you can direct Piclab to store OLD and NEW on a RAMdisk. In MSDOS
and similar operating systems, this is done by typing "SET TMP=D:" at
the system command line before running Piclab, where D: is the drive
or directory specification of the RAMdisk.

Piclab can read and write images in different file formats. The LOAD
command is used to read an image in one of these formats into the
edit buffers. The SAVE is used to write the contents of the edit
buffers into one of these formats. Every session with Piclab will
generally begin with a LOAD, and end with a SAVE (or perhaps a PRINT)
with some processing in between. A file may be loaded from one file
format and saved in a different one, thereby converting among formats.

Command parsing in Piclab is roughly like that of the system command
line. The line is broken into words that must be separated by
spaces; the first word specifies the actual command and the remaining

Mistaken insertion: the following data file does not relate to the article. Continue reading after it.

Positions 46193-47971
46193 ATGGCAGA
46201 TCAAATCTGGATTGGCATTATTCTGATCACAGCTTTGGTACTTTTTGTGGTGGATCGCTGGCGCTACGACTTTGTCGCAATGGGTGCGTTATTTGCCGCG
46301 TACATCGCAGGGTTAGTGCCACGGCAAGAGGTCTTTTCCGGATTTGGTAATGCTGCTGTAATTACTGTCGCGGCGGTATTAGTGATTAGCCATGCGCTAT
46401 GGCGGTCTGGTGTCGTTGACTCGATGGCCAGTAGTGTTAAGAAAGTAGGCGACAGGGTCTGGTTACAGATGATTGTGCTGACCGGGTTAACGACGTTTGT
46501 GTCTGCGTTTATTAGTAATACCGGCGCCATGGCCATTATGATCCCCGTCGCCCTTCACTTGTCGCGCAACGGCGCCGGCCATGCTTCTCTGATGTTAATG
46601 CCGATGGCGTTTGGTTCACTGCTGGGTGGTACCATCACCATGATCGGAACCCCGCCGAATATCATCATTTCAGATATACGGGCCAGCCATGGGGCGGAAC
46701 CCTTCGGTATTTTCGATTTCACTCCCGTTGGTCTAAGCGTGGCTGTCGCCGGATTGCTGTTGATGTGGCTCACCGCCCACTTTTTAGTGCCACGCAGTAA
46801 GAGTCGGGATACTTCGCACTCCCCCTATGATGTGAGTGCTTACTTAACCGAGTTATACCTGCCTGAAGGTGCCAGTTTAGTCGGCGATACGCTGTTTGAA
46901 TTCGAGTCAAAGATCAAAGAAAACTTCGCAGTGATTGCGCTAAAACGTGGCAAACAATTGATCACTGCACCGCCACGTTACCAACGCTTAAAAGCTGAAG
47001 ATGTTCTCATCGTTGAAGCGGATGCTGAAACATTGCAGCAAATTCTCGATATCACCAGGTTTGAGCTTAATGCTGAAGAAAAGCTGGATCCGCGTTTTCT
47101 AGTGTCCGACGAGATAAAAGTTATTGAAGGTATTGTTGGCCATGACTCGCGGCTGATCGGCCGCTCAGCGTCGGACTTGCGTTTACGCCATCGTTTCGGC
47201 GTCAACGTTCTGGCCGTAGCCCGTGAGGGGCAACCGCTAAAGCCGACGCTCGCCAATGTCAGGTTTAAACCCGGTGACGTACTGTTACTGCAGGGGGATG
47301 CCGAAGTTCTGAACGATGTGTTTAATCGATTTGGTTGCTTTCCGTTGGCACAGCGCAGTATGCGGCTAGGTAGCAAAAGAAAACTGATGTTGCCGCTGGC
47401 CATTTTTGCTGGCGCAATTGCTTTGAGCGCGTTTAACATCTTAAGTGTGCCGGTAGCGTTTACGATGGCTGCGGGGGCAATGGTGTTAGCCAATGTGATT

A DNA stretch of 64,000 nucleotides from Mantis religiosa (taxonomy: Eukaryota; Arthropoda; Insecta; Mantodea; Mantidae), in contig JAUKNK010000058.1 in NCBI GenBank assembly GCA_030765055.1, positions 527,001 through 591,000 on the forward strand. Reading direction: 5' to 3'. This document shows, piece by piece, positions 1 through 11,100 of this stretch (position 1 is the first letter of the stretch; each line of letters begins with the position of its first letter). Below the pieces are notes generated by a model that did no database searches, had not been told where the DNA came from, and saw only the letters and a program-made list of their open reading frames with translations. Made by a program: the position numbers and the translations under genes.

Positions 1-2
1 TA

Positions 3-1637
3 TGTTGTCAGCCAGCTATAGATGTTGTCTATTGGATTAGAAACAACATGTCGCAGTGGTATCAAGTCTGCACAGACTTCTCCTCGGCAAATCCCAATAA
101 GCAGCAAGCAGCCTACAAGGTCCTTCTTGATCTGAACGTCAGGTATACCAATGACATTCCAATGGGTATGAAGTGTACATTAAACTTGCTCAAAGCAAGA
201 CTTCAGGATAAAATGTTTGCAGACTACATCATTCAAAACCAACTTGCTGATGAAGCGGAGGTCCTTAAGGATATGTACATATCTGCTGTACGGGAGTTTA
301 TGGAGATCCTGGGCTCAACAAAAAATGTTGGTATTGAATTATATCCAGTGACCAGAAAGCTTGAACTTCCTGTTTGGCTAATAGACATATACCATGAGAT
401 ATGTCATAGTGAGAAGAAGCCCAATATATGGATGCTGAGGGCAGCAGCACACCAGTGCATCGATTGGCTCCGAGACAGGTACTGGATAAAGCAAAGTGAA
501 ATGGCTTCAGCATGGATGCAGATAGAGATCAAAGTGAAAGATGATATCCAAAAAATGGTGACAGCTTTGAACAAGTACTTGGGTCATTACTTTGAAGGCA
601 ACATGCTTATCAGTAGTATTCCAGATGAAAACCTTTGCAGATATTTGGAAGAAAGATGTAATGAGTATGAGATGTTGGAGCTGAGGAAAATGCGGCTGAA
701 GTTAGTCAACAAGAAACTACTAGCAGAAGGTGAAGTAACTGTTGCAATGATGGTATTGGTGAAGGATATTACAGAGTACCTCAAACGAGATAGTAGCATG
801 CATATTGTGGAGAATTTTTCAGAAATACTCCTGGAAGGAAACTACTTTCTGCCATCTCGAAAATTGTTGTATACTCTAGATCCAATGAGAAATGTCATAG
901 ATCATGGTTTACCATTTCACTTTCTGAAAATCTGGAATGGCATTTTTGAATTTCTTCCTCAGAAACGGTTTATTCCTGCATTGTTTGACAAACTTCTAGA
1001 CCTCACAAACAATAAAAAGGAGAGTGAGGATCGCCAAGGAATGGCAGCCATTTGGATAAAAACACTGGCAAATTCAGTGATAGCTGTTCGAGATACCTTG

words are passed to the command handler as arguments. The individual
command-handling routines are responsible for interpreting their
arguments. Generally, a word may be shortened as long as it does not
conflict with any other word in the same context. For example, the
LIST COMMANDS command may be abbreviated LIS COM.

Any words in the command line that begin with the '%' character are
replaced as follows: if the remainder of the word is a number, the
word is replaced with the argument to the PL command in that position
(starting with 0). Otherwise, the word is replaced with the value of
the DOS environment variable named by the word. For example, here is
a short Piclab program (named V2E) to convert a VGA 256-color image
into an EGA 16-color image:

GLOAD %1
UNMAP
RESCALE 640 350
EGAPAL
MAP
GSAVE %2

With this program in the current directory, typing "PL V2E IMG1 IMG2"
will load IMG1.GIF, convert it to 16-color ega, and save that to
IMG2.GIF.

Piclab has many settings that can be changed to accommodate the
user's needs or environment. From within Piclab, these are set with
the SET command. Because many of these will need to be set
identically each time Piclab is run, a mechanism is proved for
putting initial settings into a startup file.

This file, called SSTOOLS.INI, must be in a directory pointed to by
the environment variables INIT or PATH. It is a plain text file that